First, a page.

Since I stopped hand writing, though, one unfortunate side effect is that my (already abominable) hand writing has become genuinely unreadable. I can't even do my signature any more. Brain says no. Would my touch typing go the same way if I started dictating, I wonder? Mmm.
Lydia Bennet said…
This is interesting, don't imacs have built in dictation software, if the macbook air does? So many writers have rsi and also those with eye problems might find it useful. As Jan says, it may seem alien at first but then so did using a computer instead of a biro or typewriter at one time. It might also help if one has writer's block, to bust the block by just musing aloud. Thanks Wendy for this helpful and amusing post.
Oh God, I so could NOT do this! (Although I admire anyone who can and find your post fascinating, Wendy!) I type so fast that I wear out keyboards - demon speed, really. I can comfortably do 5000 words of a novel in a day. In fact from time to time, I've been known to do 10,000. (Although like Eric Morecambe and his piano playing, the words would not necessarily be in the right order!) But when I'm writing, my head has to be completely immersed in the world of the novel, and in the heads of the characters and - even though I'm also a playwright - I just couldn't dictate punctuation. I read lots of stuff aloud having written it though. But the connection between my brain and my hands is so well established, and my typing so non-intrusive that I wouldn't want to disrupt the process.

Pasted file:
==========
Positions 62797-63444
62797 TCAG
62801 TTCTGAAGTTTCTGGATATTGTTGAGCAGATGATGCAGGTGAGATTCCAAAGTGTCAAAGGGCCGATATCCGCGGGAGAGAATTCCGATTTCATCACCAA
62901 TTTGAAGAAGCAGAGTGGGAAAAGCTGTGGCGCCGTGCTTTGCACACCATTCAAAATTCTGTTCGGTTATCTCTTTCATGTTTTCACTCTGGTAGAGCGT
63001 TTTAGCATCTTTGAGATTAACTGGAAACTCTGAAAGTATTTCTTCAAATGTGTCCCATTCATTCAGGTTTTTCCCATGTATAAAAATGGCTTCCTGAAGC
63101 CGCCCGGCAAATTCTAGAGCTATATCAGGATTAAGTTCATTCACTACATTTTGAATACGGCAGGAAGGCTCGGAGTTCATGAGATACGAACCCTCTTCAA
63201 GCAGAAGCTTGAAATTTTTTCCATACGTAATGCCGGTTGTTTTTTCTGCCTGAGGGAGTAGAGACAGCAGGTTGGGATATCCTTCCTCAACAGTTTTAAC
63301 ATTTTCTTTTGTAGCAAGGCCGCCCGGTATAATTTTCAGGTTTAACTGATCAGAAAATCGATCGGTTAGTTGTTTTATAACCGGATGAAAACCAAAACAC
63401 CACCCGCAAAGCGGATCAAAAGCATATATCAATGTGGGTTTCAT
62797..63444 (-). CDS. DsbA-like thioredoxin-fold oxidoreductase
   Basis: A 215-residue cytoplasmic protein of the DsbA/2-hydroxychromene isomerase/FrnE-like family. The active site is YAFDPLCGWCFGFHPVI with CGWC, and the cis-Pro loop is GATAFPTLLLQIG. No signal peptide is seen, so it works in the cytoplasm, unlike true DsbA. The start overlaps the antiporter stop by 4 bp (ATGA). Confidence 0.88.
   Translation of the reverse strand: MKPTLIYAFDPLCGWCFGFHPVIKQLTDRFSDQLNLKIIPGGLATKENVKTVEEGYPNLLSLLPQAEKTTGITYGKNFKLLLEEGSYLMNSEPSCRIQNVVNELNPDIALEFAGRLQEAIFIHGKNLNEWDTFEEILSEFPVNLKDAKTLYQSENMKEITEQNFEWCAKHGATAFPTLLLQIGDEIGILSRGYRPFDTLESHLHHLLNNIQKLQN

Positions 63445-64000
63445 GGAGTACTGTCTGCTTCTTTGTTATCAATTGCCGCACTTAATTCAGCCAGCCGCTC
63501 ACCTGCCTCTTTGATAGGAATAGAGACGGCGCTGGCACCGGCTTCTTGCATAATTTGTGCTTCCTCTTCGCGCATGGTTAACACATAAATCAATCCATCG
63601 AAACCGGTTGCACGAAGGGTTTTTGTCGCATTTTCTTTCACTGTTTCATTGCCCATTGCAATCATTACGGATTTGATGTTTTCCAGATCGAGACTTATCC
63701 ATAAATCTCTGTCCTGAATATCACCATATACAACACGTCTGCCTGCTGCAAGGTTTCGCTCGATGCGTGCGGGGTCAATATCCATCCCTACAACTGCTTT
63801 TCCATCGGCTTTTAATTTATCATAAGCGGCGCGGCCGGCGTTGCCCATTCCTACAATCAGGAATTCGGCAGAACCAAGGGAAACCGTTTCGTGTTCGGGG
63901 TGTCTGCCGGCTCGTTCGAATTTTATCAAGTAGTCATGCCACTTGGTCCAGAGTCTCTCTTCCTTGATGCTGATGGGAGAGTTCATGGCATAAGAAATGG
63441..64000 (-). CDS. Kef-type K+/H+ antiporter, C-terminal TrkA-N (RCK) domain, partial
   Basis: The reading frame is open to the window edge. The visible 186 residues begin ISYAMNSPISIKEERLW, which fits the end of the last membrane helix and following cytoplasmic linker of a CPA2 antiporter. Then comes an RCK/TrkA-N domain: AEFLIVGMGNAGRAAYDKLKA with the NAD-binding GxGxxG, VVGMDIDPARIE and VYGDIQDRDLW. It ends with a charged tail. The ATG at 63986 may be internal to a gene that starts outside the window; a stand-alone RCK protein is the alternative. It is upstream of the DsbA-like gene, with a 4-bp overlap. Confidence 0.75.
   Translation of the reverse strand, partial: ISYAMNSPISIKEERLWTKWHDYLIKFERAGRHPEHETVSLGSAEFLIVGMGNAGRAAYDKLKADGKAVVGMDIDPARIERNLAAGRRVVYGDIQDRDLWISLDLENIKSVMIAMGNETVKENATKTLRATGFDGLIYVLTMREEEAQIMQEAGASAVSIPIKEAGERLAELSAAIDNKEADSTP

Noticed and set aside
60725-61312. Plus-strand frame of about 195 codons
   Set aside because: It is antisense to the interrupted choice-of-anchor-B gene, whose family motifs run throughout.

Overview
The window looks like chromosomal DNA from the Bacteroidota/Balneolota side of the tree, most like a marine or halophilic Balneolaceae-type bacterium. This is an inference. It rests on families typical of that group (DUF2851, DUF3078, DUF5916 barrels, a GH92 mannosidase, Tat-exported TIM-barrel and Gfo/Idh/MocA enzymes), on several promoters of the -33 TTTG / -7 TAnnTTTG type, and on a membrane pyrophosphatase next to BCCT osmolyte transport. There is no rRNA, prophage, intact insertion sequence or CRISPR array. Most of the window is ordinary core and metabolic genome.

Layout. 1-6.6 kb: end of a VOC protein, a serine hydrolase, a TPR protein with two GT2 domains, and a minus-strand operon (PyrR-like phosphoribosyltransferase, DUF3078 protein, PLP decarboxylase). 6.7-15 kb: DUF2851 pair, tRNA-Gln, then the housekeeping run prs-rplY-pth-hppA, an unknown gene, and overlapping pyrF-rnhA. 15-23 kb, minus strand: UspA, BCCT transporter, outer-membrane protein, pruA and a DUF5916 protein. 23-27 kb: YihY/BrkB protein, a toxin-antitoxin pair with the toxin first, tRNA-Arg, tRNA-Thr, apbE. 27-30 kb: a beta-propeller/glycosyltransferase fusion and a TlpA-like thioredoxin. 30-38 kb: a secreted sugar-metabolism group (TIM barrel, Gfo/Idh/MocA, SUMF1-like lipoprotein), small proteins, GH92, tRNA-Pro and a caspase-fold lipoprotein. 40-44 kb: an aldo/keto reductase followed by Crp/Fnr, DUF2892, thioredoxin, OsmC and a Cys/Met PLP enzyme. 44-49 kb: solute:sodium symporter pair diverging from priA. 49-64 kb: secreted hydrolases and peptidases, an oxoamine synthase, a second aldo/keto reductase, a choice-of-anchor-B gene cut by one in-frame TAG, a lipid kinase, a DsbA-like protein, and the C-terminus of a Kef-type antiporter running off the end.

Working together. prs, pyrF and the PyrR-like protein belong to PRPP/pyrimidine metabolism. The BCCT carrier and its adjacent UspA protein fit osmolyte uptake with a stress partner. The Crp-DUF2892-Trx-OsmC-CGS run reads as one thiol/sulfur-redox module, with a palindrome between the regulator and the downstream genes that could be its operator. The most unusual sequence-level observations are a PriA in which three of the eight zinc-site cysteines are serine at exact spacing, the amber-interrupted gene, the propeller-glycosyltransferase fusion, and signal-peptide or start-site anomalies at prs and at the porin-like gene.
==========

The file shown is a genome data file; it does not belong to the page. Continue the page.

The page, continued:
Chris Longmuir said…
I have Dragon Professional Individual and it has no problem with my Scottish accent which I think is more Scottish than yours Wendy. I did have Dragon Naturally Speaking the Home version prior to this, and although it was good the Professional version is a lot better. I did the upgrade because it was a bargain. The reason I bought it was because my optician told me I had the start of a cataract, that was 3 years ago and it hasn't developed significantly, but at least I'm prepared. I must admit, however, I haven't used it for my books yet, although it's handy for a blog post or emails, provided you know what you're going to say. I must investigate my Macs for the dictation app, I didn't know it was there. Good post, Wendy.
Wendy H. Jones said…
Lydia, iMacs also have the software. I was just using my Macbook air because I was in the sitting room. It was freezing in my study.